Everyday Ethics

Holly Rossi over at Fresh Living asks a question in her post, When Should You Confront a Smoker? A great question in my opinion, and it got me thinking.

My dad was, quite simply, the definition of a chain-smoker. And he was a doctor, which made his addiction an unforgivable hypocrisy in my mind as a child. As I grew older, I realized things weren’t so black and white — however, my breaking point came when he became so ill that he needed to be in the hospital, needed a wheelchair and an oxygen tank, and still insisted on being wheeled downstairs for a smoke. One time, he lit up in his hospital room, inviting a visit from the hospital manager and a security guard. I still blush when I think of it.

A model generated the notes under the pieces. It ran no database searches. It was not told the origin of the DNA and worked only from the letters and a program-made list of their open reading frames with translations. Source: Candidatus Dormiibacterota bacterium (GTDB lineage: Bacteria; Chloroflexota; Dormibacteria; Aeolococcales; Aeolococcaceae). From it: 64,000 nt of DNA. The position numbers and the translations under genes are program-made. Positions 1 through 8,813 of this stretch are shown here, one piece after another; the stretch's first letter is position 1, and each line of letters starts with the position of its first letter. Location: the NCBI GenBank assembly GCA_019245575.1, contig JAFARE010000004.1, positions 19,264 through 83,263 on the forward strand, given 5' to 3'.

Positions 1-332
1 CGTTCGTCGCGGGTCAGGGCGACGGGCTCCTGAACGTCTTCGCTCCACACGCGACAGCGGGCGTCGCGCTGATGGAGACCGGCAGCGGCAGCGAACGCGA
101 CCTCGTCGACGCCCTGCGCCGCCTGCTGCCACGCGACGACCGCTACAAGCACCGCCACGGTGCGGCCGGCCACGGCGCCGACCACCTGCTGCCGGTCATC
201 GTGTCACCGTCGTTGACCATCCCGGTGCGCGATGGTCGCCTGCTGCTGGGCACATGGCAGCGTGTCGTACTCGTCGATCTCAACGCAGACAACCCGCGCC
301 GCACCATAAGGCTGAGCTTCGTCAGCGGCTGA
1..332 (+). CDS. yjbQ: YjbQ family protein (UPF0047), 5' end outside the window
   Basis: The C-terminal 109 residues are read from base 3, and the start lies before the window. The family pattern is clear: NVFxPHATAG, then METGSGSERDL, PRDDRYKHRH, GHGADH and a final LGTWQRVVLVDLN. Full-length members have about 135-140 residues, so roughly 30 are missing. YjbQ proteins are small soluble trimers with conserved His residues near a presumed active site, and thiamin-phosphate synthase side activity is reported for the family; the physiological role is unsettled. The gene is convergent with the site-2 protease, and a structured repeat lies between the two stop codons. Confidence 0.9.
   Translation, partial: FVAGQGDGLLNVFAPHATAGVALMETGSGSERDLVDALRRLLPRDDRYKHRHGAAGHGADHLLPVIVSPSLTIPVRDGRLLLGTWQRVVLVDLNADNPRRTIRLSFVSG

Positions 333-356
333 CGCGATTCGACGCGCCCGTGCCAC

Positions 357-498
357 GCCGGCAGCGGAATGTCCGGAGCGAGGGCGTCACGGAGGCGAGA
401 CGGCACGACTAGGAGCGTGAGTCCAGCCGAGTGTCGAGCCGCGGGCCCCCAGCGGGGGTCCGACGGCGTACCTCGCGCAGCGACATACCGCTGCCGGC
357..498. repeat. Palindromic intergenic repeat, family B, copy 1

So, when I see my friends puffing away, it’s hard to keep my mouth shut. It’s not really socially “acceptable” to preach the evils of smoking, is it? But when you’ve seen firsthand how it ravages the body of someone you love, it’s hard to keep quiet. Yet I do keep quiet…and I have to wonder, is that as bad as not speaking up if I see someone about to take a leap off a building?
Ok, that may be a bit extreme. 
Holly and I seem to be of similar minds on this one; we’re both hesitant to speak for fear of sounding preachy and judgmental. What do you think?

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